Pain reduction of acupoint electrical stimulation for patients with spinal surgery: a placebo-controlled study.

Author: Yeh ML, Chung YC, Chen KM, Chen HH.
School of Nursing, National Taipei University of Nursing, No. 365, Minte Road, Taipei, Taiwan, ROC.
Conference/Journal: Int J Nurs Stud.
Date published: 2011 Jun
Other: Volume ID: 48 , Issue ID: 6 , Pages: 703-9 , Word Count: 205

Acupoint electrical stimulation (AES) is commonly used for pain management. However, its true or placebo effect to achieve pain relief needs to be verified.

This study aimed to examine the true effect of AES to reduce postoperative pain in patients with spinal surgery receiving patient-controlled analgesia (PCA).

A placebo- and sham-controlled study was conducted. Participants were randomly assigned to intervention with AES at true acupoints (the AES group, n=30), AES at sham acupoints (the sham group, n=30), or no intervention with AES (the control group, n=30). Outcomes were assessed according to the amount of pain experienced and analgesics used.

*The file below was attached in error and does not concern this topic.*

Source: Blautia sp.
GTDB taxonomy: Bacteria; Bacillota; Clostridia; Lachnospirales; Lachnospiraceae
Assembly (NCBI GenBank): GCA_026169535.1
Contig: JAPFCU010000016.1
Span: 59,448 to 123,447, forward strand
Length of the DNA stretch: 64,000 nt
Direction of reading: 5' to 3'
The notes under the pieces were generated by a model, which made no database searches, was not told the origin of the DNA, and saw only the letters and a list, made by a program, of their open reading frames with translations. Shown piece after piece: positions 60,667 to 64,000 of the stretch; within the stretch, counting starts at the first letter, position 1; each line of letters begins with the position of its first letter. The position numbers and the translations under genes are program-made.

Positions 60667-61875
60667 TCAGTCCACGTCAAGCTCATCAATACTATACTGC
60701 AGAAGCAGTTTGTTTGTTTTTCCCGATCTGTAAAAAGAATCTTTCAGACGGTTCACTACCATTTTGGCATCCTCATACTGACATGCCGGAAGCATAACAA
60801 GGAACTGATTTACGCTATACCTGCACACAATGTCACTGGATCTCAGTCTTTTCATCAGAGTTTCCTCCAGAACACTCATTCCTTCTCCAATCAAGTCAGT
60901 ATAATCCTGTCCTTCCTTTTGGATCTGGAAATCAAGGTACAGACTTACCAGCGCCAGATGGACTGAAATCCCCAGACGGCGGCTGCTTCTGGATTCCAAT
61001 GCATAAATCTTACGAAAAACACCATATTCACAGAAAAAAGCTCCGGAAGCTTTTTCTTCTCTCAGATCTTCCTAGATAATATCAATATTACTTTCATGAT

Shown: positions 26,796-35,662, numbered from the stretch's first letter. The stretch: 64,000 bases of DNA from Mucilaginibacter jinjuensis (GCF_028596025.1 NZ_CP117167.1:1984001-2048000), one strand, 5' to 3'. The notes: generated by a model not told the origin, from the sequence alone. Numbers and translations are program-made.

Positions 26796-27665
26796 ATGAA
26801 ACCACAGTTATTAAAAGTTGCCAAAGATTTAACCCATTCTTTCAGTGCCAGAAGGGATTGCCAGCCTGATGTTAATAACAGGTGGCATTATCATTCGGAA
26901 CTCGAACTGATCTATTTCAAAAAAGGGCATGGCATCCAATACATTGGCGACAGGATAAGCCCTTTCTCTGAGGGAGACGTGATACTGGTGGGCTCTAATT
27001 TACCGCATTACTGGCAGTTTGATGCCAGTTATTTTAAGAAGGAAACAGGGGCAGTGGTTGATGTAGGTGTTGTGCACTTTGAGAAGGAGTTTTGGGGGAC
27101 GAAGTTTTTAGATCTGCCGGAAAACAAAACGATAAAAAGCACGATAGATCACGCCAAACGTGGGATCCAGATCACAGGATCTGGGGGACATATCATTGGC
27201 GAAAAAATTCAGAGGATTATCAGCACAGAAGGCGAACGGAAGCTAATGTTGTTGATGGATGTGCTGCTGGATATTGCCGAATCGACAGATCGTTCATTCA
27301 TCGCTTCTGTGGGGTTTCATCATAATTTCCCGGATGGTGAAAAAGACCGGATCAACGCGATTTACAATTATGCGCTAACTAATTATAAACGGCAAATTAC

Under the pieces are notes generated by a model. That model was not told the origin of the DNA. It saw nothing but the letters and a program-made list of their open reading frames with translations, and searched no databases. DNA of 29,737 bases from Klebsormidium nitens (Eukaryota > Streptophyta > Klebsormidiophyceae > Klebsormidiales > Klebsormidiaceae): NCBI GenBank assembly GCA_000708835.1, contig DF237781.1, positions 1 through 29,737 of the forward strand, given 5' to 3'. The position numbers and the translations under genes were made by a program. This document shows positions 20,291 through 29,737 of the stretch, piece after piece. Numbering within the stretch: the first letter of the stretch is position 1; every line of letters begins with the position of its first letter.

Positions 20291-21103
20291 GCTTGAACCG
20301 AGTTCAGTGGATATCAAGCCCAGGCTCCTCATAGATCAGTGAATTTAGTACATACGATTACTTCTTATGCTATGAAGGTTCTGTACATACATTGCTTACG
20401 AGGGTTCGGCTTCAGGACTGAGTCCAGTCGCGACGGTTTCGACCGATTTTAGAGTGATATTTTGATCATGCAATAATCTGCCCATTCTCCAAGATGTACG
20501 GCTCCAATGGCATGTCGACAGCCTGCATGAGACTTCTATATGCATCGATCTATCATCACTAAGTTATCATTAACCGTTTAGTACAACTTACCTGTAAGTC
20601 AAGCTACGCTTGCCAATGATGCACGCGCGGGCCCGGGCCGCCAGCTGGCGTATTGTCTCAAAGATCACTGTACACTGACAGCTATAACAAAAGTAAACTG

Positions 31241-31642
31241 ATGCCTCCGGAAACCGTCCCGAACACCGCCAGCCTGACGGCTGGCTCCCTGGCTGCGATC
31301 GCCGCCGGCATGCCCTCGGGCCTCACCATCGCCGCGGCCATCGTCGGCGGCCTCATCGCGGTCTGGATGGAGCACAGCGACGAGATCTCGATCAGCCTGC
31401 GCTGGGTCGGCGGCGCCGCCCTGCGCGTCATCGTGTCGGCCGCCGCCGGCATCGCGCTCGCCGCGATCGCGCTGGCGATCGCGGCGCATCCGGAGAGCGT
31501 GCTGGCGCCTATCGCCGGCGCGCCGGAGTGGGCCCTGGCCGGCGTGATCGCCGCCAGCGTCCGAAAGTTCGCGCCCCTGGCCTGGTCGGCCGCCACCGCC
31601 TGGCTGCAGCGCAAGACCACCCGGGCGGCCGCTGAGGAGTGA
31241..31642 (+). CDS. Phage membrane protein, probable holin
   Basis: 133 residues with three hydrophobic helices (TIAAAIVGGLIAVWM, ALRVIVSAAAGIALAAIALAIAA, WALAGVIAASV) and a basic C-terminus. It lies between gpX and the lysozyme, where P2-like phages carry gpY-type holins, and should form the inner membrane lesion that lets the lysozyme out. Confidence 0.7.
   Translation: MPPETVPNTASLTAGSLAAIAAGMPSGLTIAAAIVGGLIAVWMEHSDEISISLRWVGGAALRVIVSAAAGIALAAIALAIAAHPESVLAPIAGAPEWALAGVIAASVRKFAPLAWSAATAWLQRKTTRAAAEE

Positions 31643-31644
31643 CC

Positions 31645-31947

There were significant differences among the three groups in pain relief across time, and the occurrence of PCA button pushed and amount of analgesics used. The beneficial effects of AES were discernible when compared to the sham and the control.

AES at the true acupoints effectively reduced postoperative pain and analgesic usage. AES has now been implemented into healthcare and it is recommended that nurses be provided with the opportunity to earn their AES skills. More studies evaluating the effects of AES over a longer period and on pain after different surgical procedures are suggested.

Copyright © 2010 Elsevier Ltd. All rights reserved.

PMID: 21122849